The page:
ECDIS Mandation Schedule

IS YOUR FLEET READY FOR ECDIS? The IMO approved amendments to SOLAS mandating the fitting of ECDIS at the 86th session of the MSC in June 2009. This means that all large passenger, tanker and cargo ships will be obliged to fit ECDIS on a rolling timetable that began in July 2012. Are you ready?

ECDIS Mandation Schedule

What is ECDIS mandation?

The International Maritime Organization (IMO) approved amendments to the International Convention for the Safety of Life at Sea (SOLAS) mandating the fitting of Electronic Chart Display Information System (ECDIS) at the 86th session of the Maritime Safety Committee (MSC) in June 2009.

The amendment to SOLAS means that all large passenger, tanker and cargo ships will be obliged to fit ECDIS on a rolling timetable that began in July 2012.

What is the purpose of this guide?

ECDIS is an evolving technology and the new regulations surrounding its mandated use can seem confusing. The purpose of this guide is to clarify the process that leads to adoption of ECDIS by shipping companies, in step with SOLAS Regulations. We at TODD NAVIGATION are here to help .


Step 1: Find out how your fleet will be affected

Fitting of ECDIS will become mandatory in a rolling timetable that began in July 2012. The legislation will be phased by vessel type and size to eventually apply to almost all large merchant vessels and passenger ships. Use the diagram to determine which of your ships will be affected and when.

The timetable for newbuilds is based on the date the vessel's keel is laid. Existing vessels will be required to fit ECDIS in advance of the first survey after the implementation date. There are no requirements for existing cargo vessels of less than 10,000 gross tonnes. Flag States may exempt vessels that will be taken permanently out of service within two years of the implementation date.


Step 2: Consider your implementation strategy

It is important to recognise that the transition from paper to electronic navigation is a fundamental change in the way ship navigation will be conducted, not simply a case of fitting another piece of hardware to ensure compliance with a carriage requirement.

To successfully fit ECDIS on a vessel or across a fleet and operate it in a safe and efficient manner requires consideration of a number of interrelated elements. As well as decisions on the purchase and installation of the ECDIS equipment thought must be given to training and to the amendment of bridge procedures. Lastly but importantly is the selection of a chart service that best meets operational needs and fulfills the carriage requirements. All of these factors need to be taken into account when developing the implementation strategy for your fleet. It will depend on the types of vessel in your fleet as well as the mix of new and existing vessels and the trading pattern they operate.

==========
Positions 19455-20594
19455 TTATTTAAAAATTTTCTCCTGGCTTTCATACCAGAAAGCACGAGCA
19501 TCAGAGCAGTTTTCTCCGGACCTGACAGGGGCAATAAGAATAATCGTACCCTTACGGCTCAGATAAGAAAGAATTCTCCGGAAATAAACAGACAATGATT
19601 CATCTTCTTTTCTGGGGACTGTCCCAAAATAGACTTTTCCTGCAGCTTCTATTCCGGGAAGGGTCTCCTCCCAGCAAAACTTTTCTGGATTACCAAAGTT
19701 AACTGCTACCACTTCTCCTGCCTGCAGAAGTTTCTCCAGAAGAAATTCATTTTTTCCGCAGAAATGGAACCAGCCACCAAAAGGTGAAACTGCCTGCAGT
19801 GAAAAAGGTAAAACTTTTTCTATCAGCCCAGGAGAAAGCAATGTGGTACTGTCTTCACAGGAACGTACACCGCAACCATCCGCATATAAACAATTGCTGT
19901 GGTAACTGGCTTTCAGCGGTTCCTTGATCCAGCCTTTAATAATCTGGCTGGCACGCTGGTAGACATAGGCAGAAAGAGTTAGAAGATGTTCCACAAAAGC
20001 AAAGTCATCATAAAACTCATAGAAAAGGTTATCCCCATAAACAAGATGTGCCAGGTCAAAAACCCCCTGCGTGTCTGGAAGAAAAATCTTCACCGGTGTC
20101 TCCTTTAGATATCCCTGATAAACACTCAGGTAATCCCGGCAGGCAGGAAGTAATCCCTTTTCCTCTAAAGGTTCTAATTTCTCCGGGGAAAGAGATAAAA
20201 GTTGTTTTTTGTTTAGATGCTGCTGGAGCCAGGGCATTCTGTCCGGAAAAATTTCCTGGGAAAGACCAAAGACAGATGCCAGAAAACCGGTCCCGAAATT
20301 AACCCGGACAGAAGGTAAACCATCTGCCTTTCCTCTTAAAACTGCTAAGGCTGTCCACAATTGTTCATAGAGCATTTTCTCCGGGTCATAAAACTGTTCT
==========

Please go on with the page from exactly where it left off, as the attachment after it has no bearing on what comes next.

• Newbuilds

• Existing Ships

• Training

Step 3: Choosing the correct ECDIS fit

There is a large range of ECDIS equipment available, from those that are part of an integrated bridge system, through to small standalone units that could be more appropriate for retrofit to vessels that have limited bridge space.

At TODD we can help with type approved ECDIS from MARIS and PC Maritime – both eminently suitable for retrofit.

The IMO standards require that vessels must carry a backup to ECDIS that can take over the chart-based navigation functions in event of system failure. The fitting of a second ECDIS or the carriage of paper charts are widely accepted as back-up that will meet requirements. Depending on your Flag State, other solutions such as the carriage of a Chart Radar or other type-approved electronic back-up may be accepted. You will need to decide whether to fit vessels with single or dual ECDIS systems. Fitting a dual system will allow a significant reduction in the paper charts carried (in some cases down to zero). If using paper charts as a back-up to a single ECDIS you are likely to require the carriage of a full (or only slightly reduced) folio. However you intend to install and operate with ECDIS, you will need to work closely with the Maritime Authority that your vessels are registered with to ensure you comply with all the requirements. For a list of Flag State back-up requirements, you can also refer to the Compendium of Flag State ECDIS requirements at


• Dual — reduce the requirement for paper charts

• Single — carry and maintain existing paper charts

Step 4: Choose the right chart solution for you

Only official Electronic Navigation Charts (ENCs) from an authorised supplier meet SOLAS carriage requirements for charts in ECDIS. These must be kept fully up to date for the latest Notices to Mariners (NMs). The Admiralty Vector Chart Service (AVCS) from TODD NAVIGATION meets these requirements.

You should be looking for a chart service that is compliant with the new regulations, provides the best coverage for your areas of operation, provides flexibility both in terms of the charts you buy and their licence periods and includes a regular update service. AVCS has the best worldwide coverage, and comes c/w a weekly update service.

We can provide official raster navigational charts, such as ARCS, for areas where ENCs are not available. This will enable you to always navigate with official data.

The Admiralty Vector Chart Service (AVCS) is the leading, fully official, fully compliant ENC service. It contains more official ENC coverage than any other service and incorporates flexible licensing and automatic updating via internet or by CD-ROM.